Wooden decks are subject to weathering from Mother Nature. Older decks show signs of aging on the surface. Have you ever noticed that older wooden fixtures are covered in cracks? Your deck is no exception. You can tell a lot about a deck based on the cracked deck boards. In this blog we explore the nature of cracked wood on your deck.
What You’ll Learn in this Blog:
Types of Cracks
Causes of Cracking
How to Repair Deck Cracks
Types of Cracks
We separate deck cracking into two main categories: Shake and checks. Shake divides the wood along the grain. These splits are most typically found on the posts creating a separation between the rings of grain. Checks are splits in the wood through or across the grain. They develop as the wood dries over time. Posts typically have natural checks running up and down the surface.
What home owners see most often are shake and checks on the surface of the handrails and floor boards. These separations occur over time as the wood suffers repeated moisture and sun damage.
Causes of Cracking
Not all cracks result from aging. Some cracks occur in the tree, before the lumber is cut and dried. Trees experience ruptures based on a number of factors such as growth stress, microorganisms, and conditions in their environment. Processing lumber also creates splits in the wood. Both machine and drying processes can cause splits. Of course, best practices include inspecting lumber before you purchase for these types of pre-installation cracks. Another major cause of cracking happens post-installation as the wood bakes in the sun. This type of splitting is tension-based cracking.
Did you know that trees are about 50% water? In addition to natural moisture, pressure treated lumber receives a treatment of chemicals mixed with water. This lumber continues to ‘bake’ even after being installed. The sun causes the wood to shrink as the moisture dries. The tension of drying is responsible for the shrinking that leads to checking cracks. While at first the cracks are thin and small, without proper sealing, they continue to grow.
For more on Cracked Treated Wood, Ask The Builder.
Why Cracks are a Problem
Cracks on the wood are far from attractive. They affect the appearance of a deck and the smoothness of the surface. Not only are they unattractive, they’re also harmful to the health of the wood. Cracks allow water and moisture to seep into the wood’s core. As this water dries from the sun, the tension cracking continues, causing the cracks to grow. Unsealed cracks perpetuate the problem. Eventually the wood becomes so cracked that it needs replacing. Cracks running deep and long compromise the strength of the board.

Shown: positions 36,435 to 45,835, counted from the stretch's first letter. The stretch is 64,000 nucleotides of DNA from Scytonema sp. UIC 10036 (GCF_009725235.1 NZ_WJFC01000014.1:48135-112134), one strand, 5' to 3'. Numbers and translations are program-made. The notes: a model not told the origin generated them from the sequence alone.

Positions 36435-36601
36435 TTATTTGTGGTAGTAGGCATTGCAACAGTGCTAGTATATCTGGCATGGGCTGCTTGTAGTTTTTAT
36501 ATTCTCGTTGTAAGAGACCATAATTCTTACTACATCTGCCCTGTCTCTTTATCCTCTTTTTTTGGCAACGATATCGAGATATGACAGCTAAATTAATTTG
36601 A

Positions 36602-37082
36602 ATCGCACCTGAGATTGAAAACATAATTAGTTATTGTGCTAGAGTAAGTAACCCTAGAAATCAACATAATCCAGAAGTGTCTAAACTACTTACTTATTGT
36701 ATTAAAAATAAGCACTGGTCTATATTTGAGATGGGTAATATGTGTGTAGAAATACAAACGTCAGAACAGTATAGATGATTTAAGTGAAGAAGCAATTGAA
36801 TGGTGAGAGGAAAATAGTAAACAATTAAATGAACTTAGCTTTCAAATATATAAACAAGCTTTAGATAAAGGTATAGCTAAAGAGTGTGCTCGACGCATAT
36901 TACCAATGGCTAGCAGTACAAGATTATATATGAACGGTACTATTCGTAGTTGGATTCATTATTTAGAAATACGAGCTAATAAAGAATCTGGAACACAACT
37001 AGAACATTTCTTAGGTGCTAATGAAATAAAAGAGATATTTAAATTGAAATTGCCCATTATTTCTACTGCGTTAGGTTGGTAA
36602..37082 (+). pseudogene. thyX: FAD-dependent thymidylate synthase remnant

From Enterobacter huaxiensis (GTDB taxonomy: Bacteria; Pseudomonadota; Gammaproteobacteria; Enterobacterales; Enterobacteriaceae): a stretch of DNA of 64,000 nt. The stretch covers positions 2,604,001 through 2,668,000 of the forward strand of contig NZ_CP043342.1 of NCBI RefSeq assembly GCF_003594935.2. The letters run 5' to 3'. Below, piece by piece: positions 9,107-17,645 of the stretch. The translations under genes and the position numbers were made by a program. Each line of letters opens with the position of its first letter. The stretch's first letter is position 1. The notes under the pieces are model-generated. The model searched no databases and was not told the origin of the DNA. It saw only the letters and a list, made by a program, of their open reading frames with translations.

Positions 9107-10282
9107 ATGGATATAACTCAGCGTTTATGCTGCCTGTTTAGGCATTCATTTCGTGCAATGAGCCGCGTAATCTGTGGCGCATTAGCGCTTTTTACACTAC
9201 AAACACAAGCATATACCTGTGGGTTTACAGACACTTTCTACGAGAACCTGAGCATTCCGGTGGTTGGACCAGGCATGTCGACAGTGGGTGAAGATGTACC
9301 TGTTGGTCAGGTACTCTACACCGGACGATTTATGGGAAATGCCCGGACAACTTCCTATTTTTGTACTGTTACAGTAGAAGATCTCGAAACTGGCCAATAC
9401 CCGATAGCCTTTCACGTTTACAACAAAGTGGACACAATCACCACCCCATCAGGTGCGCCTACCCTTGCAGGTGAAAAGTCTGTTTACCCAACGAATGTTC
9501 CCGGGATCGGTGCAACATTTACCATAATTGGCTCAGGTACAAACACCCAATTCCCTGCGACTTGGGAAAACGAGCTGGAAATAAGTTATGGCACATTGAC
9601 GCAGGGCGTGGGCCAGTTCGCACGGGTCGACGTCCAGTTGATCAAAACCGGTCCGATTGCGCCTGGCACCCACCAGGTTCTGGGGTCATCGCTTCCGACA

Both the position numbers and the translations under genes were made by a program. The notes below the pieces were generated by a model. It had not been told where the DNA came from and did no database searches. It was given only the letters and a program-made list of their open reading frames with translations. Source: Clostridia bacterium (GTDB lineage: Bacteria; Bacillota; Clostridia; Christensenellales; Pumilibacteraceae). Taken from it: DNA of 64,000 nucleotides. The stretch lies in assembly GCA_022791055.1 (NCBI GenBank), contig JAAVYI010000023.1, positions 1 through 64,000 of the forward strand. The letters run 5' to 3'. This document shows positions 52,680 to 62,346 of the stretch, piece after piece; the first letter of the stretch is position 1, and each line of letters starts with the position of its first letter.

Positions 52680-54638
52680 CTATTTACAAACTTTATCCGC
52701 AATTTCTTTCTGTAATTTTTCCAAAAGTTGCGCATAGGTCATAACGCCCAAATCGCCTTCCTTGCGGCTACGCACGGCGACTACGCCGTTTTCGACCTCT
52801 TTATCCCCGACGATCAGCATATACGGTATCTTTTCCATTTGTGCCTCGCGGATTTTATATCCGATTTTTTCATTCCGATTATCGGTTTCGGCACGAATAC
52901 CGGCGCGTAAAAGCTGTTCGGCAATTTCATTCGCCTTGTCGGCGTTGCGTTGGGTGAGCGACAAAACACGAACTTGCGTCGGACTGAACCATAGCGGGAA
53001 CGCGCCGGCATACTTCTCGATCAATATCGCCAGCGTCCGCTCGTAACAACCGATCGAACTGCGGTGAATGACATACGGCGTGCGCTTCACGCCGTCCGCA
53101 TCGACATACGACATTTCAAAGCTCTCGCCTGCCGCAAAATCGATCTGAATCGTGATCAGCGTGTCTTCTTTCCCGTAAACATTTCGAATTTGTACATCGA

Now that you can identify the different types of cracks, how can you repair them? Cracks found in 4×4 posts and along the band board wrapping around the deck floor are unfortunately not repairable. However, we have a solution for cracked deck boards on the floor as well as the hand rails. Besides, these are the parts exposed to direct sunlight, and usually suffering the most from splitting. The key is to seal your deck as soon as possible. Proper sealing prevents water from seeping into the wood. You’ll notice on a sealed deck that moisture beads up on the surface, as opposed to being absorbed. The best option for protection is an oil based solid color stain. For a step by step of how to seal your deck, read our Professional Guide to Staining your Deck.
To repair your existing cracks, use an epoxy polymer and generously fill in gaps. This step precedes the staining. For best results, sand the cracked deck boards down first to create a clean surface and access the cracks easily. The epoxy polymer requires mixing. It also hardens quickly so expect some trial and error. Once the cracks are sealed, sand the excess epoxy polymer, once again creating a smooth surface. Sealing the the splits is crucial to effectively protecting your deck from future damage.
Get a step by step guide for How to Refinish Your Deck.